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Harvesting the wind

(Tuesday, Aug. 31, 2004 -- CropChoice news) -- Ryan McGaughey, Worthington Daily Globe (Minnesota): BREWSTER -- Out in the middle of 320 acres of Jackson County farmland, the wind has been known to blow with a fury.

That's music to the ears of brothers Steve and Dave Christoffer and their cousin, Byron, who recently erected six wind turbines on their land. The Christoffers, thanks to the help of Woodstock's Dan Juhl and his company, DanMar & Associates, are confident their investment will pay significant long-term dividends.

The origin of the Christoffers' venture into wind energy actually dates back to a project Dave Christoffer initiated a few years back.

"I put up a 39-kilowatt generator," Dave recalled, adding that the turbine is located near Spafford. "The excess electricity gets sold to Federated, while I use the bulk of it for my own farm."

Dave attended a seminar in Winthrop where he heard comments concerning wind energy and started to think on a broader scale. Eventually, he and his brother and cousin sat down to discuss what would ultimately become a project comprised of six, 950-kilowatt turbines.

"That was when we decided to get Dan Juhl involved," Byron said. "Dan's the man. He's for the small farmer and with out him, there's no way we could have got these turbines put up."

During the initial planning for the project, the Christoffers were assisted in determining just how much wind they should attempt to harness for power.

"There are state regulations on how big a turbine you can have and still get the incentive payment," Byron said.

"We needed a substation to connect to the transmission line," Dave added. "To do that, we needed more than a couple of generators. To make that feasible, we decided to go with six, rather than just one or two."

Three of the turbines sit on farm land owned by Dave; the other three are on Steve's property. Byron rents land from each of the brothers.

"We all thought it would be a good longterm investment," Byron said. "We don't generate the electricity for our farm. We sell it to Great River Energy."

"We got a 15-year contract with Great River," Steve added. "It's actually a power purchase agreement … we were up and running in December. We had everything stacked by Kas Brothers, a company from Pipestone."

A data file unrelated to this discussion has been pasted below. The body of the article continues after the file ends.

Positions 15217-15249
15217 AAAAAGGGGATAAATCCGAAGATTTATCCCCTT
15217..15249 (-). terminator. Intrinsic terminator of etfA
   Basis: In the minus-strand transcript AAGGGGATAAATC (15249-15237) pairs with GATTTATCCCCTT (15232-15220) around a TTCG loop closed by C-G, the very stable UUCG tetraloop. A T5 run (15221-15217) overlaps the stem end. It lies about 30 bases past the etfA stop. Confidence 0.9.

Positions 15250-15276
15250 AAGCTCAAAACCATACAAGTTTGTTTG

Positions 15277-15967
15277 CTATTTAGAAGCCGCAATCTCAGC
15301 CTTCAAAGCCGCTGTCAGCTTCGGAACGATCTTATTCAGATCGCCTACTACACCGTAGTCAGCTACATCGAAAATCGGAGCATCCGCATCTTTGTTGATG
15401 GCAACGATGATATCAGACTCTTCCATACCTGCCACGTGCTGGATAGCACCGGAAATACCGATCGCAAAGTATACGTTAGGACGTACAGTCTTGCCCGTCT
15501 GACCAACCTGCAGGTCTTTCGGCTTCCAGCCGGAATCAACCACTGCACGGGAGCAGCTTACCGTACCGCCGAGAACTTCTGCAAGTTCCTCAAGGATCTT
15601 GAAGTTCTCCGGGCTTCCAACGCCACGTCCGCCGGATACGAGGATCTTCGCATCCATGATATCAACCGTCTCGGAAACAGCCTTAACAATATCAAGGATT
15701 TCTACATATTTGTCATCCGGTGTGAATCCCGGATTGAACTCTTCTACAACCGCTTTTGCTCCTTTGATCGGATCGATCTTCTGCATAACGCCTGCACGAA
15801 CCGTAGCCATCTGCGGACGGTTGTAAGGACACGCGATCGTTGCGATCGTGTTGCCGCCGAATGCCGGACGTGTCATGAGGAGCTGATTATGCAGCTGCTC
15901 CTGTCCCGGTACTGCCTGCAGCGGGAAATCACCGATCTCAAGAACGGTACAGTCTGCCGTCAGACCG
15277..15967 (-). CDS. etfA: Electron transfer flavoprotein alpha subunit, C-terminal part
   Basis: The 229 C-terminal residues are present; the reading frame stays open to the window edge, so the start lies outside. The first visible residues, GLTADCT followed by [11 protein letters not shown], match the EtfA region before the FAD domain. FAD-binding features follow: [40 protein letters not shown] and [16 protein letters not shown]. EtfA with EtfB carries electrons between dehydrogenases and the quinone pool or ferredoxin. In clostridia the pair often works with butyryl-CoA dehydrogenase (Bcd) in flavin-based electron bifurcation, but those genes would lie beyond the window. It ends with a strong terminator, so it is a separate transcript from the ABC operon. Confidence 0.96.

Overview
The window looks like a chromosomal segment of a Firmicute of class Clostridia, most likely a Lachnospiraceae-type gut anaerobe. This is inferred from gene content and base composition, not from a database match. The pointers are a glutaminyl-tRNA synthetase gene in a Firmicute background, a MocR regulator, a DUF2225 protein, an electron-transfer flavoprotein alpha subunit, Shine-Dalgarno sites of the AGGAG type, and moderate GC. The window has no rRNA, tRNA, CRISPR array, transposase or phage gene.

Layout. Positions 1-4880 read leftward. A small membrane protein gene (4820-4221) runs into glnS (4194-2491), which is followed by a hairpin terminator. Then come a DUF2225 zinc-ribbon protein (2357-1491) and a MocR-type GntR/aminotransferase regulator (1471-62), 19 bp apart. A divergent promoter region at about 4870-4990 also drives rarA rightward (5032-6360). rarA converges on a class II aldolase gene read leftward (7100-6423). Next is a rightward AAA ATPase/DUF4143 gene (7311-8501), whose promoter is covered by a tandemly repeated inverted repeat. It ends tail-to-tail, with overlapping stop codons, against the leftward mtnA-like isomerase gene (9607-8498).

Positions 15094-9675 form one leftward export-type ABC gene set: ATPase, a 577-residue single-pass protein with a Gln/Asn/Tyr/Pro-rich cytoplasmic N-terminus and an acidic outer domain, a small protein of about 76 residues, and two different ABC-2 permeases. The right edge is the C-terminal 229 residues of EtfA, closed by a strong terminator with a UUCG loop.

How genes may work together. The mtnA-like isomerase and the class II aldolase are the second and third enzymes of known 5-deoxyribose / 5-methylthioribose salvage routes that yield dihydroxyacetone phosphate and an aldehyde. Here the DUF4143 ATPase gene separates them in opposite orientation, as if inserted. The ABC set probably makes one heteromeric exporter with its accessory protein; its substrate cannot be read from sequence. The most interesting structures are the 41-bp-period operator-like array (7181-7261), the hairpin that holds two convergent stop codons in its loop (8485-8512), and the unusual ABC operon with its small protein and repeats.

A loan and equity partner had to be secured in order to obtain federal tax credits for wind energy, Byron said. Federal -- as well as state -- credits are awarded for every kilowatt of energy generated.

With a cost of about $1.3 million per generator, the Christoffers wound up with a 10-year loan of $7.8 million. The trio expects the loan to be paid back on time.

"Federal tax credits and State of Minnesota incentive payments all expire in 10 years," Steve said. "It will be cash flow after 10 years (from the purchase agreements) once the turbines are paid for.

Byron noted the six turbines generate a combined 22 million kilowatts of energy per year. Based on the 22,000 kilowatts Steve uses annually to power his farm, the six turbines could potentially provide power to more than 900 farms.

Suzlon Co., the manufacturer of the turbines, has a maintenance office in Pipestone that makes trips to the Christoffers' land, Byron explained. All three plan to learn how to maintain the turbines themselves, so they can perform routine work such as greasing them every three months and changing oil in the gear boxes.

The Christoffers' turbines are the first in Jackson County , and it appears likely they could be the last for a while.

"In this area, the state incentive is full, so there's none (credits) available," Steve said. "The federal energy bill also hasn't been passed yet, so there are no federal tax credits. We couldn't do this project right now."

"Since we got in there, Great River decided to lower their rate per kilowatt hour," Byron added. Still, the Christoffers can't help but be wind power advocates. As corn and soybean farmers, wind will eventually result in additional revenue for them.

"Any profits from these turbines wind up staying in the local community," Steve said.

"When a farmer invests in these, the dollars stay local, and when big power companies invest in turbines, money goes somewhere else," Byron continued. "It's a proven fact that ninety-five percent of the dollars leave the area when you have a larger company involved."

Not just anybody can put up a wind farm, Byron pointed out. There needs to be access to a transmission line, and smaller lines that Federated runs throughout the county can't hook up very easily to the turbines. But if state incentives and federal tax credits return, the Christoffers -- whose property achieved Century Farm status in 2000 -- believe wind energy can be a big plus for farmers.

We'd encourage farmers to look into it," Dave said. "There's another nice thing:you're not putting mercury into lakes like the coal generators."